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Winter 1999, Volume 16.2



Louis OwensPhoto of Louis Owens.

Finding Gene

Louis Owens, of Mississippi Choctaw, Oklahoma Cherokee, and Irish descent, is currently a professor of English at the University of New Mexico, where he lives with his wife and two daughters in the Manzano Mountains outside of Albuquerque. His books include the novels
Nightland (1996), Bone Game (1994), The Sharpest Sight (1992), and Wolfsong (1991), as well as non-fiction works: Mixedblood Messages: Literature, Film, Family, Place (1998), Other Destinies: Understanding the American Indian Novel (1992), The Grapes of Wrath: Trouble in the Promised Land (1989), American Indian Novelists: An Annotated Critical Bibliography (with Tom Colonnese, 1995) and John Steinbeck’s Re-Vision of America (1985).
See more of Louis Owens' work published in Weber Studies: Vol. 12.3.


A Black man, a figure of angles and pressed creases, bends to pull a weed, his white hair sharp against the dark, mown grass. Still bent, he looks up from the grave as my brother and I drive past below. The cemetery is on a hillside, worn stones and new-painted wooden crosses appearing to tilt beneath the thin oak and pine forest and the old man on the verge of tumbling head-over- heels down to our road. The waist-high picket fence that surrounds the little graveyard doesn’t look sturdy enough to catch a falling body. I’ve never seen this hill country before, the woods everywhere outside the fence so thick and dark that they hold permanent shadow. I’ve never driven this narrow, broken road or breathed the moist Ozark air. Until today, I haven’t seen my brother for twenty-nine years.

"That’s the colored graveyard," Gene says. The three-quarter-ton pickup rattles and sends gravel pinging from mud tires.

A red deer, of a color I’ve never seen in deer, freezes in a pasture on the other side of the road, studies us intently, and then with two strides vanishes into a brushy creek bottom. Deer hunting was something we used to have in common. We’d awaken in the dark and drive out to the low, grain-covered Gabilan Mountains east of the Salinas Valley to be ready when the sun rose. Decades later I still smell the sweet, damp odor of oats and oak leaves and see the soft hawk ridges coming into focus at dawn. By midday those California hills would be hot and burning with light, the clusters and lines of oaks black on ridges and in dry arroyos. I haven’t hunted in nearly three decades, since I left the Gabilan and Santa Lucia mountains for college, but now I wonder if he hunts these red deer and I store the question for later use.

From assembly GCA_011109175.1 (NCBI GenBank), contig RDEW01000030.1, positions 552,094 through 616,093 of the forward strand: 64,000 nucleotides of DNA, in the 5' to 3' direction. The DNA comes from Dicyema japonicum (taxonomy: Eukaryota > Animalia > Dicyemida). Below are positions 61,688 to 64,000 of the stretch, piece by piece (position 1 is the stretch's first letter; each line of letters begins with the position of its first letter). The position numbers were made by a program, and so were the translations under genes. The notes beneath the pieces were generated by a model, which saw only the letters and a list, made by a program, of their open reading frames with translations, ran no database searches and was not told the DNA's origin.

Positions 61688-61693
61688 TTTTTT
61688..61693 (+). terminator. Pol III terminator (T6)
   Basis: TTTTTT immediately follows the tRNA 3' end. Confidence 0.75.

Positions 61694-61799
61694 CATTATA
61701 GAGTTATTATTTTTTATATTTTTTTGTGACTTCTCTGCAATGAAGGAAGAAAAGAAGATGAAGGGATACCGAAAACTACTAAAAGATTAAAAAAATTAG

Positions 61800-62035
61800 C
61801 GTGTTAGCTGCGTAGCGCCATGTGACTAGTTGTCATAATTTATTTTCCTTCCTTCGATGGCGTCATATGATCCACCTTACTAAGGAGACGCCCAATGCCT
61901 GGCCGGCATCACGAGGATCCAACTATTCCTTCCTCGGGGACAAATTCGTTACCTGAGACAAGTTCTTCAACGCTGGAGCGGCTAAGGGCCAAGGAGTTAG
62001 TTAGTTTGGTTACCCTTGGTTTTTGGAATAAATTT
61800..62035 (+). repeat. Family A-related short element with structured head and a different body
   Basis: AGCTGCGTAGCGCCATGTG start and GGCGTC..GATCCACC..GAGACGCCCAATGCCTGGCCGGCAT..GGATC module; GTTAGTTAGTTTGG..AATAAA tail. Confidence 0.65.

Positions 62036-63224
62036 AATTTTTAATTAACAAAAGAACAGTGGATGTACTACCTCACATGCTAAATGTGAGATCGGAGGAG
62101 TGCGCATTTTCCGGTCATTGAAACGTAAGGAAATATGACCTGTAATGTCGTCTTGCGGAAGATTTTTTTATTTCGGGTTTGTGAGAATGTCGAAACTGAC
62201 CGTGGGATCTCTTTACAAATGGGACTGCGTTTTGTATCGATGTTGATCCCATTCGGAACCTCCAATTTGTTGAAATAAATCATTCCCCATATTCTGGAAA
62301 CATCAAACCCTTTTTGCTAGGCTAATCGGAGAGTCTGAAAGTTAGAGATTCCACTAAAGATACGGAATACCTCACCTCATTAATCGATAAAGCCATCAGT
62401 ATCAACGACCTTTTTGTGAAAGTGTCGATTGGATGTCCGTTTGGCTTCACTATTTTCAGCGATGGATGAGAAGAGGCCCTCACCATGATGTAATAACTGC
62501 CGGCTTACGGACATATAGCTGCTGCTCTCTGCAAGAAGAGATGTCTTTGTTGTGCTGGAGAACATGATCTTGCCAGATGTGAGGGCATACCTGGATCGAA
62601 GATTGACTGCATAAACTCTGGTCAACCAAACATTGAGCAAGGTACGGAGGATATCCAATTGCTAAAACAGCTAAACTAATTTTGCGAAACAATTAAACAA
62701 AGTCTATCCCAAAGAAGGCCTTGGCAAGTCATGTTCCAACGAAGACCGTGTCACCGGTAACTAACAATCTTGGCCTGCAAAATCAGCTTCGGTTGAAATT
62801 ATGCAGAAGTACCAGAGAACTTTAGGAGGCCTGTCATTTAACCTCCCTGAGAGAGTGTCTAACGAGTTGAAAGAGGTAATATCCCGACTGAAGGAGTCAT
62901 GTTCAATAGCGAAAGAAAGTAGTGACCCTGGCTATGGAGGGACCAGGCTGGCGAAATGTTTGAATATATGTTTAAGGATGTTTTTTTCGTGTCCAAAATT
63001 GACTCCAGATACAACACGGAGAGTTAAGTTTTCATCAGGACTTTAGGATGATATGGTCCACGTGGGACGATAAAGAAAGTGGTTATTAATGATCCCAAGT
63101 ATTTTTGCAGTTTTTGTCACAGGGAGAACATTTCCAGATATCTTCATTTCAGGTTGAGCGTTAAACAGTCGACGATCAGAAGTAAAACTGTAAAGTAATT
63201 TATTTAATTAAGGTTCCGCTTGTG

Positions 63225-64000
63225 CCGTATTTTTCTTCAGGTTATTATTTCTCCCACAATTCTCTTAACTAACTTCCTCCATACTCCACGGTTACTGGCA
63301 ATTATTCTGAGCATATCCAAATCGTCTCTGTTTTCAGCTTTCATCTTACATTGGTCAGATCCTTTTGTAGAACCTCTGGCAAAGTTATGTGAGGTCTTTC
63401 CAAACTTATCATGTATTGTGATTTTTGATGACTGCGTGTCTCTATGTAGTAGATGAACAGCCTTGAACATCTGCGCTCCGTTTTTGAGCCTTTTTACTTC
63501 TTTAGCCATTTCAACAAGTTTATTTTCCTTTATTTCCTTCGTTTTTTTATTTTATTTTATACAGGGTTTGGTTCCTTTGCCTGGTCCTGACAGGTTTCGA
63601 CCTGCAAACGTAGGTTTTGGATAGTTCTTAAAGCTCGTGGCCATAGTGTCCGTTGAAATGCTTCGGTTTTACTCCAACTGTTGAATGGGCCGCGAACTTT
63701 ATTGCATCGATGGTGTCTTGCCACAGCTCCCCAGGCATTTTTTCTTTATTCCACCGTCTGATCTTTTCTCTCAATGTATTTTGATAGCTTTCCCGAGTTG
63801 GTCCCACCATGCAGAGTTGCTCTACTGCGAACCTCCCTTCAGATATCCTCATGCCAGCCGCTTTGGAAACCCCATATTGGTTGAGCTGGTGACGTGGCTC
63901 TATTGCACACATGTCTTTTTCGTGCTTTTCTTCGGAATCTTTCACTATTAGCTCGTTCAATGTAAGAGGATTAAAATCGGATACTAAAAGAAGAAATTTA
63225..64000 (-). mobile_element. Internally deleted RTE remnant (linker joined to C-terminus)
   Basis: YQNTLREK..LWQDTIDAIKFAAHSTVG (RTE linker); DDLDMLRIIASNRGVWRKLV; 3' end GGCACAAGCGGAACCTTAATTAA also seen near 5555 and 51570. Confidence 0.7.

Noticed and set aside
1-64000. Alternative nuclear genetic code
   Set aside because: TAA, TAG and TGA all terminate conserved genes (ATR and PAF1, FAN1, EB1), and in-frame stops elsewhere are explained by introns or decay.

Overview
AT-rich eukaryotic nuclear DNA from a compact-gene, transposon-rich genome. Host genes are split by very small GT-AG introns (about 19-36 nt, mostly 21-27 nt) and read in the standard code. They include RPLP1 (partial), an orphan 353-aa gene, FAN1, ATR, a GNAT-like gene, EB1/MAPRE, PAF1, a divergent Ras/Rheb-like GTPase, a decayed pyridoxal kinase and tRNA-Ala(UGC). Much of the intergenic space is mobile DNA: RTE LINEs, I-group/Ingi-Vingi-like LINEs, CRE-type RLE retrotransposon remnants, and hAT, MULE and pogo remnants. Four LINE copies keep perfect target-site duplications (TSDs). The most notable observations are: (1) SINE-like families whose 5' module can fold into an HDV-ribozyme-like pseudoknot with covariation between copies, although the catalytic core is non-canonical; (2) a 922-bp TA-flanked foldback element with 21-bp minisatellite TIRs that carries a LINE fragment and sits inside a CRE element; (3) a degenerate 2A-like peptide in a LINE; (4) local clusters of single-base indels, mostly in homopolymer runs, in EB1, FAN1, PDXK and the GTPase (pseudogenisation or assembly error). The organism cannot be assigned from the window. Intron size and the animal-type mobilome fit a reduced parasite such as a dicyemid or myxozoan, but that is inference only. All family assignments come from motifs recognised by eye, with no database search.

"You mean they’re segregated?" I glance back and see the old man bent away from us now.

He shakes his head. "Nah. Just that they have their place and we have ours."

We, I think. In Mississippi and even at first in California, our only or best friends had often been Black or, more rarely, Indian. My first memories are of Gene and jungle-like woods that grew thick between our cabin and the deep-edged brown water of the Yazzoo River. Three, four, five, and six years old, I followed him everywhere, swinging on muskedine vines and eating the acid-sweet purple fruit, climbing pecan trees that we called pee-cans, fishing in the endless, muddy current of the river, jumping in the wire-sided cotton trucks filled with white boles. The washtub where I had to bathe in gray water after him, leaning toward the wood cook-stove on cold Mississippi mornings. The log shed we’d check each morning to see what skins our father had nailed up during the night. The watermelons we stole with a gang of Black kids from a cluster of shacks deep in the woods, our grandfather’s melons, swinging over a ravine and dropping half of the melons with pink explosions as we swung. But the watermelons were later, in Texas.

Over the years, though I had written about some of these things, I’d begun to wonder what had actually happened and what my imagination had simply formed into history and truth. Without Gene, I had no touchstone to truth, no way of verifying memories. I know that we invent what we need to be true, imagining and re-writing until there is some kind of text that gives us back a self.

I was surprised at how comfortable it felt to be riding beside him in the Ford pickup. After a couple of hours together following twenty-nine years apart, my brother and I were headed out once again to shoot guns. Guns were something we’d always had in common, something we both still liked to see, touch, talk about. A difference was that for most of the intervening years, I had owned or touched no guns, our mother having sold my rifles and shotguns while I was away at college. Another difference was that I had not used a gun to kill a human being.